Kressen Thyen

Why It Matters What We Do: Arab Citizens' Perceptions of the European Union after the 2011 Uprisings

GIGA Working Paper, No. 312, March 2018

Abstract
In the Middle East and North Africa, EU foreign policy has tended to prioritise regime stability over democratisation. Existing research has argued that this could create anti‐European sentiment in the respective populations. However, empirical evidence on the relationship between the EU’s stance towards regime change and citizen attitudes remains rare. Focusing on Morocco and Egypt, this study uses a mixed‐methods approach, combining qualitative case studies with original survey data to examine whether the EU’s divergent responses to the 2011 uprisings in these two countries are mirrored in regime opponents’ support for EU cooperation.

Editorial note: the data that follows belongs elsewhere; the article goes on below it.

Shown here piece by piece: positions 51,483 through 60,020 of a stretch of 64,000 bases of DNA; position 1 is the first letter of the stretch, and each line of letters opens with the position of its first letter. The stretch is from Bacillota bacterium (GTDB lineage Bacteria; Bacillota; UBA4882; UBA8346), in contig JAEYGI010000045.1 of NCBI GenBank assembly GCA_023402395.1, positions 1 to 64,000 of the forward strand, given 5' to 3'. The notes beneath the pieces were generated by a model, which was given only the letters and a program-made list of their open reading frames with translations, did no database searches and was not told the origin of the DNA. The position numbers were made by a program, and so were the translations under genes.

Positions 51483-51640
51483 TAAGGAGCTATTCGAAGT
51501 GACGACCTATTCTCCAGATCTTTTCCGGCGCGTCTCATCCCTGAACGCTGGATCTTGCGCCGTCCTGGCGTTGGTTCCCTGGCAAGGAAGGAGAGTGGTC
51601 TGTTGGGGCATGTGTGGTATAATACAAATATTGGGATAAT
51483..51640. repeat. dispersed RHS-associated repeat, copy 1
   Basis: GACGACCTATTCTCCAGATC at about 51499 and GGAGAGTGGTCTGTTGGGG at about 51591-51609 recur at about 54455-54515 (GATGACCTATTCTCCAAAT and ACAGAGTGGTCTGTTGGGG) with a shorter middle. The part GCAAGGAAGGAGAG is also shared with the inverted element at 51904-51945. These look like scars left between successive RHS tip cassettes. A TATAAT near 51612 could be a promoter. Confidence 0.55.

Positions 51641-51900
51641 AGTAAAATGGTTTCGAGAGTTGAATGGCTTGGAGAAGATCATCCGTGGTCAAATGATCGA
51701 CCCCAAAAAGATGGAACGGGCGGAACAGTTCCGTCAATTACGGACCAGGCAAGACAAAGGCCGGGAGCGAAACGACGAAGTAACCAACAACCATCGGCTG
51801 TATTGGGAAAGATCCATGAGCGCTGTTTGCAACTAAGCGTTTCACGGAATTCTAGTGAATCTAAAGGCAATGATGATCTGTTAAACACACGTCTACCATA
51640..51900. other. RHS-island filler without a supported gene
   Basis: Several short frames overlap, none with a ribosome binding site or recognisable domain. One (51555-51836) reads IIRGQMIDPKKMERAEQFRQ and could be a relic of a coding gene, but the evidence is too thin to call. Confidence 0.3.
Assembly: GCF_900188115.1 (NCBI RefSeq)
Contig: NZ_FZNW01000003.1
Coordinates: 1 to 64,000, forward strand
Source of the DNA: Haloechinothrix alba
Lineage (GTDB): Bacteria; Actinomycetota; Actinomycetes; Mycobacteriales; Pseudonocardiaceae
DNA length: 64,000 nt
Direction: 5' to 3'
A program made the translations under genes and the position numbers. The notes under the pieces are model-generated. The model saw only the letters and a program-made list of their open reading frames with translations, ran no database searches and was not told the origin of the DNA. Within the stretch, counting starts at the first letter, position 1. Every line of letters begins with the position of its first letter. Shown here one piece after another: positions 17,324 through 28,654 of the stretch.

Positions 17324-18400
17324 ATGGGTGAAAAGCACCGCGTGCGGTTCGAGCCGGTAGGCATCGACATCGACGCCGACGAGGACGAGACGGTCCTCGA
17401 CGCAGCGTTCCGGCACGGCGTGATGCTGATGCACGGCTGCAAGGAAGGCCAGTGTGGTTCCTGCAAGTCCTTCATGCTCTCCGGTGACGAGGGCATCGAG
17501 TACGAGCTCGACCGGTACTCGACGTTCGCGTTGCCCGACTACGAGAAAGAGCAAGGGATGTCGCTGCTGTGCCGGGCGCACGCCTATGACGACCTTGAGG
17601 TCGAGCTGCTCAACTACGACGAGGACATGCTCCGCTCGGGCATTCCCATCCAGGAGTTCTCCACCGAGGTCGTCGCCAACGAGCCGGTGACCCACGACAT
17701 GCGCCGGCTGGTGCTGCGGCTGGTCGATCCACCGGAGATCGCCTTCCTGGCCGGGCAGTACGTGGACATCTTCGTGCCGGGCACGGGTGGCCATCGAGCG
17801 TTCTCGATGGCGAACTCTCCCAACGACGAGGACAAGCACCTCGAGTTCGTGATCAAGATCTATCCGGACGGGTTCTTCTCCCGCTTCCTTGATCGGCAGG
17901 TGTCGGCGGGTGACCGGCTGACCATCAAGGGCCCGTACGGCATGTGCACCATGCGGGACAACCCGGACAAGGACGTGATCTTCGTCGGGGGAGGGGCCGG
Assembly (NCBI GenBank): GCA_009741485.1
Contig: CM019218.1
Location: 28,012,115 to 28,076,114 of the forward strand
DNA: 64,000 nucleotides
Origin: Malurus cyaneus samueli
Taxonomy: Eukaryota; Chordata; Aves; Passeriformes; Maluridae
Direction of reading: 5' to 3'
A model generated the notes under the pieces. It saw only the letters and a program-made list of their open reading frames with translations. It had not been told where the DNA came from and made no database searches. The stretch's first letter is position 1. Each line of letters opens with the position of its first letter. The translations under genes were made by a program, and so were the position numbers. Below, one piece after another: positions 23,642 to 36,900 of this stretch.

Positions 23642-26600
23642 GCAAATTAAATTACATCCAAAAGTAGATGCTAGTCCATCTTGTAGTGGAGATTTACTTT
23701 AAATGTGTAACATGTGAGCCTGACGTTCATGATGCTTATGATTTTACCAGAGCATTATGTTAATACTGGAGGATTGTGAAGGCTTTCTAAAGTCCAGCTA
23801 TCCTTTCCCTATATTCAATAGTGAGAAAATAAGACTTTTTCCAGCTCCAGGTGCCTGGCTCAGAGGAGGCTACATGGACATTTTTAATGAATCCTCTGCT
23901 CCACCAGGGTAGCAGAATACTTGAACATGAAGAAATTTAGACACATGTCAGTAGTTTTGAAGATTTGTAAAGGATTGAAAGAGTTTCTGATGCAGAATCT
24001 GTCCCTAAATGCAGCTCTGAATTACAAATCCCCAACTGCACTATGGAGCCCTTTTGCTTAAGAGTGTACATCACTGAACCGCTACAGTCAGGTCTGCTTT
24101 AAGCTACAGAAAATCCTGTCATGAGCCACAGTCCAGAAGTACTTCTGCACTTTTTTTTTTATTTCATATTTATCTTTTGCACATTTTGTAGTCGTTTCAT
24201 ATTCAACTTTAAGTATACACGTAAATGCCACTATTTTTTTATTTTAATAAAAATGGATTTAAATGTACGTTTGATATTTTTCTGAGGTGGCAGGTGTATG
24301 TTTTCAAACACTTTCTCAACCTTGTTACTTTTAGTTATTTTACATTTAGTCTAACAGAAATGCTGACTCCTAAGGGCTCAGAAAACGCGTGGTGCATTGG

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GIGA Authors

Kressen Thyen, is a research fellow at the GIGA Institute of Middle East Studies and a member of the International Diffusion and Cooperation of Authoritarian Regimes (IDCAR) Network.

Recent Publications by the Authors

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Managing Contention: Divergent Government Responses to Youth Protests in the Arab World

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Promising Democracy, Legitimizing Autocracy? Perceptions of Regime Democraticness among University Students in Morocco

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Online-Dossier “Innerstaatliche Konflikte”, Bundeszentrale für Politische Bildung (2., aktualisierte Version), 2016